Officials are looking into who may have been behind the gruesome skinning of a sea otter in San Luis Obispo County.
SFGate reports that late last month, a dead, skinned sea otter was found on San Simeon's Arroyo de la Cruz beach. Wildlife officials believe that this otter was a Southern sea otter, otherwise known as a California sea otter, an endangered, threatened species. This means that there's a heavy punishment for poachers: a $100,000 fine and possible jail time. Furthermore, ABC News points out that it's still illegal to skin it for its pelt even if it's already dead.
Before the Southern sea otters were designated a threatened species, they could be found beyond California's waters. But the San Luis Obispo's Tribune says that they're now mostly found between San Mateo County and Santa Barbara County. Last year, the Mercury reported that the sea otters saw record breaking population numbers, with 3,272 counted in the USGS' report. They go on to say that this is the first time that the population has exceeded the U.S. Fish and Wildlife Services' population number requirement for getting off the endangered species list (3,090). To no longer be considered endangered, the population of animals has to meet or exceed this number for three years straight.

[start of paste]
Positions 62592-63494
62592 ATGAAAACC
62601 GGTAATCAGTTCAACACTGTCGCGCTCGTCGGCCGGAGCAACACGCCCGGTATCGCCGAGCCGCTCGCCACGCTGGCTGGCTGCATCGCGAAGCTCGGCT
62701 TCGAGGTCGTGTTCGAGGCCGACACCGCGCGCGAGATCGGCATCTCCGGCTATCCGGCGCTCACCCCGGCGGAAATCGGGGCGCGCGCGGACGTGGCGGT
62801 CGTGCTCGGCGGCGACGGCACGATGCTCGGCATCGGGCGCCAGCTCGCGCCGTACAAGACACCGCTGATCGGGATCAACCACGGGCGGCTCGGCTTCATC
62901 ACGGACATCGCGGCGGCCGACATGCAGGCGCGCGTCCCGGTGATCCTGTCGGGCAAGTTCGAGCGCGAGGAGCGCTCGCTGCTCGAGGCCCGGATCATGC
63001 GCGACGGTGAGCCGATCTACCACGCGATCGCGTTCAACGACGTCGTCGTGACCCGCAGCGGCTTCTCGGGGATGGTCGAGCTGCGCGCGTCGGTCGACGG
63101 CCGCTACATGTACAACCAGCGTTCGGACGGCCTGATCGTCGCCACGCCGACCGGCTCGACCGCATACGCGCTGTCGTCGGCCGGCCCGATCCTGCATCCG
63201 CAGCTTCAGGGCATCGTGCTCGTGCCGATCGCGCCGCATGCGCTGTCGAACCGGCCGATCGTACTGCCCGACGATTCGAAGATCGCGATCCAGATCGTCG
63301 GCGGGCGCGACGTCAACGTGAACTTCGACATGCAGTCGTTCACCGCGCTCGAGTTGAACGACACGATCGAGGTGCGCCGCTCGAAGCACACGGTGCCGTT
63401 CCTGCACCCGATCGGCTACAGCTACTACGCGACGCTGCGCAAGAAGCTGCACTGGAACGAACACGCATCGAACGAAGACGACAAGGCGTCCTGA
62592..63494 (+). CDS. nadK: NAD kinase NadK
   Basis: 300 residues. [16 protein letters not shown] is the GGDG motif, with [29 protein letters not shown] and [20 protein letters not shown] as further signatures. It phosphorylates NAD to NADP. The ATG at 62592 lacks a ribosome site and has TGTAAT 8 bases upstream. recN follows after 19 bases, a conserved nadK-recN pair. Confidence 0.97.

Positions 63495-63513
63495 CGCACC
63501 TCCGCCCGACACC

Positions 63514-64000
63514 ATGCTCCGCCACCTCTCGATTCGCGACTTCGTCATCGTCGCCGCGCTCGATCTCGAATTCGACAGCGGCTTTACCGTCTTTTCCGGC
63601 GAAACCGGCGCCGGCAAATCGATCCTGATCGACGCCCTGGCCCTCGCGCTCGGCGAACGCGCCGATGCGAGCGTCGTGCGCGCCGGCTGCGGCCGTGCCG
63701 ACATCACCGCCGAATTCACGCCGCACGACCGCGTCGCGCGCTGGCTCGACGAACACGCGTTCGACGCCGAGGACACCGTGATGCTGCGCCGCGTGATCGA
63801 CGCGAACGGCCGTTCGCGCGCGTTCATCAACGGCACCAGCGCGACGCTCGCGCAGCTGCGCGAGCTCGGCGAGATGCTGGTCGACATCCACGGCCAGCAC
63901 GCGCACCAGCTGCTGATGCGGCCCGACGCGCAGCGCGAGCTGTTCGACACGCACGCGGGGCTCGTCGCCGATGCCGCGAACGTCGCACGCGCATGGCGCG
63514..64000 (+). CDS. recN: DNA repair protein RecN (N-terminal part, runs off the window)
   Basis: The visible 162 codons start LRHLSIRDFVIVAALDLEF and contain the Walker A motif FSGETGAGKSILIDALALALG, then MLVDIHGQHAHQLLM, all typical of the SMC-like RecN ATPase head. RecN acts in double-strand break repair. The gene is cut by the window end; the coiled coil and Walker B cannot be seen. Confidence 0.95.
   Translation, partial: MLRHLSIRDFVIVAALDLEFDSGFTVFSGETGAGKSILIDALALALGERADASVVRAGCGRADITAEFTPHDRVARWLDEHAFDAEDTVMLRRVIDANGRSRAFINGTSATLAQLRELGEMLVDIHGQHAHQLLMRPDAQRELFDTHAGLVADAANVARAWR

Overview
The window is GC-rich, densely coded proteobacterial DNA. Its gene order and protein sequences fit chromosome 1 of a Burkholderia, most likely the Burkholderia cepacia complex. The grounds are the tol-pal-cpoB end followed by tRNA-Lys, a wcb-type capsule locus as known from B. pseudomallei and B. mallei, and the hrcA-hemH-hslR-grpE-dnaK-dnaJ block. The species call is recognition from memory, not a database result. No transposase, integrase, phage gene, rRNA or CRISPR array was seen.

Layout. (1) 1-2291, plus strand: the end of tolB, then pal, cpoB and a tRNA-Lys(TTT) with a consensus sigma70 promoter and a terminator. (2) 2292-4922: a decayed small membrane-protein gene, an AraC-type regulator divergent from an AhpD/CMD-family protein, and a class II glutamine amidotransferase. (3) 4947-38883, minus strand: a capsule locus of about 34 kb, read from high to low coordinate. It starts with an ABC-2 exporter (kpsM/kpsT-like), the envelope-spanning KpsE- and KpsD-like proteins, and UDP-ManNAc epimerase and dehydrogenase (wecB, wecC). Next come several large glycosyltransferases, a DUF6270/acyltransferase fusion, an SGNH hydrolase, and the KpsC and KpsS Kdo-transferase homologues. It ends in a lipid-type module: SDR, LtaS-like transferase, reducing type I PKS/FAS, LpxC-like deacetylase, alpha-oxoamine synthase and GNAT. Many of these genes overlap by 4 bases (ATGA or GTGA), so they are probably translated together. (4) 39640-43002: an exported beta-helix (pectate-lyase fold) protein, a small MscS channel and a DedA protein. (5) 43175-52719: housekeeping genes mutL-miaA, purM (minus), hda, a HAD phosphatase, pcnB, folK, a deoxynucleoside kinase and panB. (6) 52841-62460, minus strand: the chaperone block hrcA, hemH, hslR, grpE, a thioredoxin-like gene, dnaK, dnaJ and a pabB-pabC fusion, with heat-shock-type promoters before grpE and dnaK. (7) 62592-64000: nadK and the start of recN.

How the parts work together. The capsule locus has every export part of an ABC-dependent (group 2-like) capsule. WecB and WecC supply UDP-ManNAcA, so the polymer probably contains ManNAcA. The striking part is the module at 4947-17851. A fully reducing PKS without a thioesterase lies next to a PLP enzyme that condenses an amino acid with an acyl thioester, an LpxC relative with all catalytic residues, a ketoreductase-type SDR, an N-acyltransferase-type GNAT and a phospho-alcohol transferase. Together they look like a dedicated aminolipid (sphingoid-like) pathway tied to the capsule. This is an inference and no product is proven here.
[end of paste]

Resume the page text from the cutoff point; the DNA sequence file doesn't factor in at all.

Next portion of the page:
There's no word yet on whether this single skinned otter could be one of more poached otters, but officials don't seem to be ruling anything out. The Department of Fish and Wildlife have asked that anyone with information about this killing or any others to please call their anonymous tip line at 1-888-569-8444.